At this point, I needed just a few elements to my shell script: an array of the county names, an array of the number of pages in each respective PDF, and a loop to put it all together. You can Google “shell script array” and “shell script loop” to figure out these basic syntax structures, but I’ll save you some time.

The county array loop we need looks like this (remember to change “new hanover” to “newhanover”!):

declare -a COUNTIES=(

alamance

alexander

alleghany
…

)

We can paste the county list we had before without the quotes and commas to quickly populate the array. Once you have the array in a new file, save that file as [yourfilename].sh (I called mine process.sh).

Our pages array will have the same syntax, but the question is, how can we get the script to count the pages in each PDF for us?

If you Google: “count pages in pdf shell script,” the first result will give you some options. The long script that is the first option wasn’t working for me, so I decided to go with the pdfinfo package option:

foo=$(pdfinfo pdffile.pdf | grep Pages | awk '{print $2}')

How do you install the pdfinfo package? Googling “how to install pdfinfo” will tell you that it’s part of the xpdf package, which you can install with this command if you have Homebrew:

brew install homebrew/x11/xpdf

If you don’t have Homebrew, then you should be able to manually install the xpdf package here.

Now we can write a loop using our COUNTIES array to return a list of all the PDF’s respective page numbers:

for ((i=0;i<${#COUNTIES[@]};++i)); do

echo $(pdfinfo "${COUNTIES[i]}".pdf | grep Pages | awk '{print $2}')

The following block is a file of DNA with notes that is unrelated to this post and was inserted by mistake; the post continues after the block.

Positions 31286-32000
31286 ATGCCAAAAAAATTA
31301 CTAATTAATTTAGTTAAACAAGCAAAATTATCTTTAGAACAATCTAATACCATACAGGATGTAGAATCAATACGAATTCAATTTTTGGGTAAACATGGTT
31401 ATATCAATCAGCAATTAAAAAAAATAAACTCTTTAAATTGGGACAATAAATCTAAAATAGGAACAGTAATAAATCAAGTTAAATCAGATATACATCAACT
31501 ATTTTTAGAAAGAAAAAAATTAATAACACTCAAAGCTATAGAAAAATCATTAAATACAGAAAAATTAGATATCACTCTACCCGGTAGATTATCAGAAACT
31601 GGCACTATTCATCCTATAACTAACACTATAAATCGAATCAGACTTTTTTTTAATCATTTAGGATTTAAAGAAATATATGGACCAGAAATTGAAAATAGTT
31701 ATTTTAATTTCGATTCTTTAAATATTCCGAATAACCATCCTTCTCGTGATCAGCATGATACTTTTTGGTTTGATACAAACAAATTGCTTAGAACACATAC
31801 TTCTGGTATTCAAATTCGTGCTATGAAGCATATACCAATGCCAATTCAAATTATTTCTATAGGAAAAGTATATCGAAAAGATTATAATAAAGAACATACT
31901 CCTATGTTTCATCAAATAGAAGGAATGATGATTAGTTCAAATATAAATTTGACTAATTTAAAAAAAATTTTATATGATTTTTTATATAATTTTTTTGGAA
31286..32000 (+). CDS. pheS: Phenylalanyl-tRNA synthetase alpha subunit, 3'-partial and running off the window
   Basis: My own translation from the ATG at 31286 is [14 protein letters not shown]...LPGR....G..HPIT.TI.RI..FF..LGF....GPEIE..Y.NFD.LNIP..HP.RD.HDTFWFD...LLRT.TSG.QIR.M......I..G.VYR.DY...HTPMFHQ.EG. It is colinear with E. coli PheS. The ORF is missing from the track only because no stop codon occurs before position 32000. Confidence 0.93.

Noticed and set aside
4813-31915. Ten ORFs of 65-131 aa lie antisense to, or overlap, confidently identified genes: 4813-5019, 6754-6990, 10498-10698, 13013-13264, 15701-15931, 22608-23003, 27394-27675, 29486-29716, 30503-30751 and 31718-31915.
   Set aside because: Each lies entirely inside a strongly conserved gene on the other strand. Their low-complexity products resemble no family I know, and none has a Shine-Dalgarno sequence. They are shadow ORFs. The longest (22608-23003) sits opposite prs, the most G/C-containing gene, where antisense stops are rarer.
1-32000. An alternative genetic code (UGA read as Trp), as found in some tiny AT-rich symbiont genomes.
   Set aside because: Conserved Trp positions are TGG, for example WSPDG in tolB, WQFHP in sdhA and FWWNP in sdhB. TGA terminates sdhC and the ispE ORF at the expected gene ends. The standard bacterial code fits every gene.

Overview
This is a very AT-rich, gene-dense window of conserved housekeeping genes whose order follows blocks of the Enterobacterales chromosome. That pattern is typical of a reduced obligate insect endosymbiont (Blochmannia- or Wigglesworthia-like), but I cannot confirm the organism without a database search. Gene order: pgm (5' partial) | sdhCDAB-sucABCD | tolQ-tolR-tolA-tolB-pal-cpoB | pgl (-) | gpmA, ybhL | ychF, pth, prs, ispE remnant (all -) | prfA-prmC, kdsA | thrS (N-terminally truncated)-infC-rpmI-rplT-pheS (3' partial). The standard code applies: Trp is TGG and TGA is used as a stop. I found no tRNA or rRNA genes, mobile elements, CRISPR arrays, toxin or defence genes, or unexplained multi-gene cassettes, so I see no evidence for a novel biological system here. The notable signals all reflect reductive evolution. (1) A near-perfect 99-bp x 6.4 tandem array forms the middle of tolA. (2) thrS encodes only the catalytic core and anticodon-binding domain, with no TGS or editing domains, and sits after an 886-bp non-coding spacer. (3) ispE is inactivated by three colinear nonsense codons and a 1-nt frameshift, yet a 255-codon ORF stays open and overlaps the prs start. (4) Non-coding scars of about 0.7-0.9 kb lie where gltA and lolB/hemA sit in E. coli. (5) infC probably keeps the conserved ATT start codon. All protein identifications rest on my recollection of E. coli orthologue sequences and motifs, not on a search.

done

echo "pages printed."

Now you can save your .sh file and run it in the terminal with the command:

shell [yourfilename].sh

You should see a list of all the page numbers in your terminal. Copy that list and make yourself a pages array! You can now comment out the page printing loop with some hashtags on each line.

declare -a PAGES=(

52

23

13

…

)

Now we’re ready to write our master loop! It’ll look like this:

for ((i=0;i<${#COUNTIES[@]};++i)); do

 printf "%s has %s pages\n" "${COUNTIES[i]}" "${PAGES[i]}"

 tabula --pages 1-"${PAGES[i]}" --outfile "${COUNTIES[i]}".csv "${COUNTIES[i]}".pdf

 done

 echo "TABULA COMPLETE."

You don’t necessarily need the printf or echo lines, but it’s nice to see the progress of your script as it runs. This process will take a little while to complete, but when it’s done, you’ll have a CSV version of every PDF in your folder!

For our next post, we’ll take a look at the format of these CSVs and see how we can clean them up for analysis.